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Last week I went to some of my favourite nearby gardens, where they also happen to have some chickens. After some searching online, I think they are Golden Sebright chickens, one of the oldest British bantam breeds. Apparently, they were the first poultry breed to have its own specialist club for enthusiasts, and are a largely ornamental chicken. They lay tiny white eggs and are too small to be kept for meat.
I have a lot of respect for a largely ornamental chicken. It’s kind of sassy to say ‘you know, I’m not much use for anything other than being pretty, but keep me anyway.’
And to be fair to them, they ARE beautiful. I hung out with them for a little while, and they were full of personality.
If I didn’t have three cats and an excitable dog, I could see myself as a backyard chicken kind of a woman. I would go out and sit with them and let them climb into my jumper for a hug and we’d probably chat about our hopes and dreams and boys.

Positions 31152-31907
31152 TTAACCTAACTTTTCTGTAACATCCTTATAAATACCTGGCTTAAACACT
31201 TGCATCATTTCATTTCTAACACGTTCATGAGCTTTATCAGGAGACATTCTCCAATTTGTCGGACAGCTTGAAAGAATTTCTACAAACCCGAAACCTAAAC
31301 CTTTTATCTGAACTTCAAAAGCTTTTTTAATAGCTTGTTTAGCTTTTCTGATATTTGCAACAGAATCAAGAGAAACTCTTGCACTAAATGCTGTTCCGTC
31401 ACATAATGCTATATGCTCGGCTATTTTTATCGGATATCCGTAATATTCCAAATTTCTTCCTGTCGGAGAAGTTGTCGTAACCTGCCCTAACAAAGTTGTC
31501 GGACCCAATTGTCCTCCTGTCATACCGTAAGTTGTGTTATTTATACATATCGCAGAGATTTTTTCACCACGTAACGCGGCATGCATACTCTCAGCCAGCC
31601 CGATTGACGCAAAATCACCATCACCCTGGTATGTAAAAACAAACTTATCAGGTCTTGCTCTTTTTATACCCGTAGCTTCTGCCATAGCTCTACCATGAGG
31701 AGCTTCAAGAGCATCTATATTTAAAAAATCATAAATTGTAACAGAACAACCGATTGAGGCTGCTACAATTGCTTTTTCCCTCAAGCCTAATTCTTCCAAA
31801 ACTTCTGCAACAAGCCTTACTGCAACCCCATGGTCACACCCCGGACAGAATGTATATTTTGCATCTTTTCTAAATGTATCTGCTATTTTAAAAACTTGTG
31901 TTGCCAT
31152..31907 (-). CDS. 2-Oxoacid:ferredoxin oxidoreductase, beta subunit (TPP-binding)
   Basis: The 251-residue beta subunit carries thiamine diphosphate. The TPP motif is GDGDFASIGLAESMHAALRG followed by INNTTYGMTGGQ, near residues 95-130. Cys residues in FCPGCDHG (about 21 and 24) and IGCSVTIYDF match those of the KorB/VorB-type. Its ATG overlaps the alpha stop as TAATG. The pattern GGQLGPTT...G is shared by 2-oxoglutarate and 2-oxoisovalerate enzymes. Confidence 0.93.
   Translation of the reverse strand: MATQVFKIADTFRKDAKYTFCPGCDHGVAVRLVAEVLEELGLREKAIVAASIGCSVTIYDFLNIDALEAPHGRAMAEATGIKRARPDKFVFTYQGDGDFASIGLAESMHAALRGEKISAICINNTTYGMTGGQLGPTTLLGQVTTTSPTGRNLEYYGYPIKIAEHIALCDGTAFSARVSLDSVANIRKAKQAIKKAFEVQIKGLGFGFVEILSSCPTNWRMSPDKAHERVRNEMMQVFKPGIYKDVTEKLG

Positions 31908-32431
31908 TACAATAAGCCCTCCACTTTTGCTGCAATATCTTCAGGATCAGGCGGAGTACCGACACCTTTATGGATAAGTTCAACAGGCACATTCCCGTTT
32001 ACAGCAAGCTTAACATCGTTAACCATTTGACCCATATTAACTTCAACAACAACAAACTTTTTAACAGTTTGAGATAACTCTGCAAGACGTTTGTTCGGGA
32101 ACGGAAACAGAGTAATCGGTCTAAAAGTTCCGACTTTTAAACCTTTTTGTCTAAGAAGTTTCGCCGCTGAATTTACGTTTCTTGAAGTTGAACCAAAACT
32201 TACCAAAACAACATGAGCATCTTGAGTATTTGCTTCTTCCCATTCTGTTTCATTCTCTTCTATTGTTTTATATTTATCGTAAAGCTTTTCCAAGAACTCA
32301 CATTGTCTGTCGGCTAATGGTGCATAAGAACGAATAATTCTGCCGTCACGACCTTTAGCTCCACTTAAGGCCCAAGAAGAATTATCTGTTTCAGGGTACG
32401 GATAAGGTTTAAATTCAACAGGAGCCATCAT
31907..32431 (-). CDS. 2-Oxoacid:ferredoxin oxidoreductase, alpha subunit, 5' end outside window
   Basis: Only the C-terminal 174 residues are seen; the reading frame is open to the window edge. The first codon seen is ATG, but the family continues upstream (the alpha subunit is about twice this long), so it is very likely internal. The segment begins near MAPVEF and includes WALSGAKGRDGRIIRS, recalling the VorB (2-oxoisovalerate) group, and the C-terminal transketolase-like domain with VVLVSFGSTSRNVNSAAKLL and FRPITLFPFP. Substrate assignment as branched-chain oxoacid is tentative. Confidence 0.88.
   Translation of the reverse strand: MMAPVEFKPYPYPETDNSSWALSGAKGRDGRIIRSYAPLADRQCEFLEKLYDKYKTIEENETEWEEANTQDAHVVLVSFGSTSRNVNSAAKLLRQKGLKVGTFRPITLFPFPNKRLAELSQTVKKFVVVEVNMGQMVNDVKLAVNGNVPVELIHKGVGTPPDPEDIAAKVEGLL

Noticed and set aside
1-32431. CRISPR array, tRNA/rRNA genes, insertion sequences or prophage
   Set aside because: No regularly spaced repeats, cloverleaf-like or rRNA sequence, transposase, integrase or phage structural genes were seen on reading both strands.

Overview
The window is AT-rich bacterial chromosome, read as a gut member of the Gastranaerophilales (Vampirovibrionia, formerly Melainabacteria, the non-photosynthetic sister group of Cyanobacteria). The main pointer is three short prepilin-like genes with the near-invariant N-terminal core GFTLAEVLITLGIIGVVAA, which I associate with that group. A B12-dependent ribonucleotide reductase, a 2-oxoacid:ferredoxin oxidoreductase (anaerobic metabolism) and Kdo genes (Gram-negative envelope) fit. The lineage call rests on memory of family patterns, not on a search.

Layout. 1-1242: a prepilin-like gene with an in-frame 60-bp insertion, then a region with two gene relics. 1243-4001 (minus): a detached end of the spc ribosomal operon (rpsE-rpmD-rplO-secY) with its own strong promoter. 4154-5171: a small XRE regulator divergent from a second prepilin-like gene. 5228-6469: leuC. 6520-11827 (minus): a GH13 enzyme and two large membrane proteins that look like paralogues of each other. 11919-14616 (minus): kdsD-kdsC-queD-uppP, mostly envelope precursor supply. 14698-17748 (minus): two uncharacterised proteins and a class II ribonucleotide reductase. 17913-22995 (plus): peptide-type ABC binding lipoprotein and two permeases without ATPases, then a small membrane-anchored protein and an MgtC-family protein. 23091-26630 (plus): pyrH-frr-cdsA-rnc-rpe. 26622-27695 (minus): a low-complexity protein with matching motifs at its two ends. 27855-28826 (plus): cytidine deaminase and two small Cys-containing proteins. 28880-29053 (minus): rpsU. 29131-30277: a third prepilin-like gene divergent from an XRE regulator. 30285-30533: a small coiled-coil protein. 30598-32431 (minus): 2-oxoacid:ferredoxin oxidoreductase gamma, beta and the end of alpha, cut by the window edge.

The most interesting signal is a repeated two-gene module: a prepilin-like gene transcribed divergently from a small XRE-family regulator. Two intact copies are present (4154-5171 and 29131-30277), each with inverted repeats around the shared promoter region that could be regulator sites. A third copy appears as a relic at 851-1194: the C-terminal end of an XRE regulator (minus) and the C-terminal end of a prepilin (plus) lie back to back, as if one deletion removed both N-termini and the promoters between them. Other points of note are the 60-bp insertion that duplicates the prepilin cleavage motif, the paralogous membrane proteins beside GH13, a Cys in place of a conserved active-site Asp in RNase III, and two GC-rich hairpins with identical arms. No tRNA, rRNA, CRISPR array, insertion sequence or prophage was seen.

In this post though I want to talk to you about an issue that is impacting backyard bird owners throughout the UK. It’s not ‘which jumper is best to cuddle your chickens in’ – it’s bird flu.
What is bird flu and why do we need to know about it?
Avian influenza, more typically called bird flu, is a disease affecting birds in the poultry industry, backyard birds and wild birds alike. It’s normally a winter disease, peaking between December and February, but in 2022, for the first time ever, there were cases found in wild birds during the summer.
Although there is a very low human health risk associated with bird flu, it can be very harmful to bird populations as well as natural biodiversity more generally. We’re currently experiencing the biggest outbreak of bird flu that we’ve ever seen in the UK and it’s vital that all bird owners understand what they need to do to protect both their own birds and the wider bird population, no matter how few birds they keep.
It’s definitely not all doom and gloom though, and as a bird owner there’s plenty of guidance available to help you. To help keep bird flu under control, a UK-wide Avian Influenza Prevention Zone (AIPZ) was introduced in October 2022. The AIPZ made it a legal requirement for all bird owners to follow some simple rules around biosecurity, including: View Post